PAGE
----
“What is necessary to change a person is to change his awareness of himself.” ~Abraham Maslow
A few years ago I decided to take a break from alcohol, and I also decided I would probably be lonely, miserable, and boring for the duration of my break.
I’d allowed a lot of social conditioning to affect me, and I was sure people who didn’t drink either had no friends, had hit a drastic rock-bottom, or had no fun. I didn’t know if I was going to find happiness or even contentment on the other side of my drinking career, and this worried me.
I began to examine those thoughts and feelings around my drinking and brought my behaviors into a sharper focus. It led me to…
Awareness (of my drinking habits)
I look back and can now and clearly see that I was, for a very long time, a gray area drinker.
A gray area drinker is someone who falls into the bracket between never drinking and physical alcohol dependency.
Society tends to view problematic drinking in black and white terms. “You’re an alcoholic and you need to be fixed or you’re not an alcoholic and are therefore okay.” Well, I think it’s more nuanced than that. There’s a spectrum between the extremes of rock bottom and every now and again drinking, and it’s a long spectrum.
A gray area drinker could be consuming a couple of glasses of wine each evening or could be someone who binge drinks at the weekend or someone who can abstain for a month at a time to prove they haven’t got a problem.
I was capable of any of those behaviors and, looking back, I fit the description of a gray area drinker very neatly. I wasn’t physically dependent on alcohol, but I might have been emotionally dependent. I used it to help me alter my state of mind into relaxation/fun on a regular basis.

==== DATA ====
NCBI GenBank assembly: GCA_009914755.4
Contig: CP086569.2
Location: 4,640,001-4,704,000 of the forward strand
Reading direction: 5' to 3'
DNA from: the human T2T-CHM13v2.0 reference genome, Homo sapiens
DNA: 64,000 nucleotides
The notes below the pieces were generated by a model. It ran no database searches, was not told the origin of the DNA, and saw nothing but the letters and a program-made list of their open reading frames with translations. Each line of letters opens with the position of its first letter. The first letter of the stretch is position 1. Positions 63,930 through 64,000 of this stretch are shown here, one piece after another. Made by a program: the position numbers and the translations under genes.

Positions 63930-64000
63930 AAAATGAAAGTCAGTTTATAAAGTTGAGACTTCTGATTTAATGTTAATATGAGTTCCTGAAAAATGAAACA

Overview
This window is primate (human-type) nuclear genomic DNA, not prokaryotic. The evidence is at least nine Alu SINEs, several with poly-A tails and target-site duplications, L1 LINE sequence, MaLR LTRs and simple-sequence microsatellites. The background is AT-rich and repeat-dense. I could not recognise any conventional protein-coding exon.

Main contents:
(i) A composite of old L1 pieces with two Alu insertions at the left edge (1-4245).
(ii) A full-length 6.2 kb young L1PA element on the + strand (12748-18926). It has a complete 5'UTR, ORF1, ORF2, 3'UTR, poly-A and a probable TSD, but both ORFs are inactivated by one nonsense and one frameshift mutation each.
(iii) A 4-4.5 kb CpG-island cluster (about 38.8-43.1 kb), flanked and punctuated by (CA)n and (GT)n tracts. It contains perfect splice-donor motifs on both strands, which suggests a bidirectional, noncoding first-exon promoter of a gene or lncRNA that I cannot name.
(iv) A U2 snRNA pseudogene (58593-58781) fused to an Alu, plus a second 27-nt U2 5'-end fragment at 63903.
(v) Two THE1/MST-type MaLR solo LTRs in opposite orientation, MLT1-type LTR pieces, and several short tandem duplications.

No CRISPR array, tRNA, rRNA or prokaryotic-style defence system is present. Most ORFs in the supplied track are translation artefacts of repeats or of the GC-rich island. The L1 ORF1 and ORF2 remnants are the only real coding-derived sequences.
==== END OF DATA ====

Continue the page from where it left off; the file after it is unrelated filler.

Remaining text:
This can be a confusing place to be when you first start to see alcohol for what it is. I’d say “but I’m not doing anyone any harm. I’m sinking a couple of glasses of wine on the sofa and then I’m going to bed—what’s the problem with that?”
In the past I moved along the gray scale; different ages, different friendship groups, different jobs, different circumstances, different seasons, and different living arrangements all led to different drinking patterns. Apart from the periods in my life where I was pregnant or breastfeeding, I didn’t ever choose to have a really extended time (more than thirty days) away from alcohol.
Acceptance (that I wanted something different)
I came to realize that the more I moved along the gray scale, the more or less colorful other areas of my life became. If my joy was a rainbow, the vibrancy of that rainbow either faded or shone brightly depending on how much I was drinking.
I stopped myself from making a change around my drinking for a long time because I didn’t want anyone to define me as “having a problem.”
The movies would have you believe that the end of your drinking career needs to be very dramatic, with a family intervention and a massive rock bottom, but this doesn’t need to be the case.
What if you chose for your drinking days to end with a quiet fizzle out instead of a big firework or massive drama? That’s how it was for me.
My gray area drinking changed shades of gray over a couple of years, and by the time I was ready to try my alcohol-free life experiment I was moderating my drinking and never drinking more than two drinks at one time. However, the shades of gray no longer felt good, and I wanted a full on technicolor rainbow, and I knew that to get one I had to do away with the other—so I did.
Those gray clouds parted, and one by one all the other areas in my life that had, up until then, been a bit less than joyful started to shine a bit brighter.
Action (taking steps toward what was next)
Once I had made the decision to have a break from alcohol for one year, I took action steps to make it more likely to happen.
I set myself up for success by choosing a time frame I wanted to work toward, educating myself on the harm alcohol does, downloading an app to help me to stay focused, looking for other inspiring people who were already doing what I wanted, and asking for support where I needed it.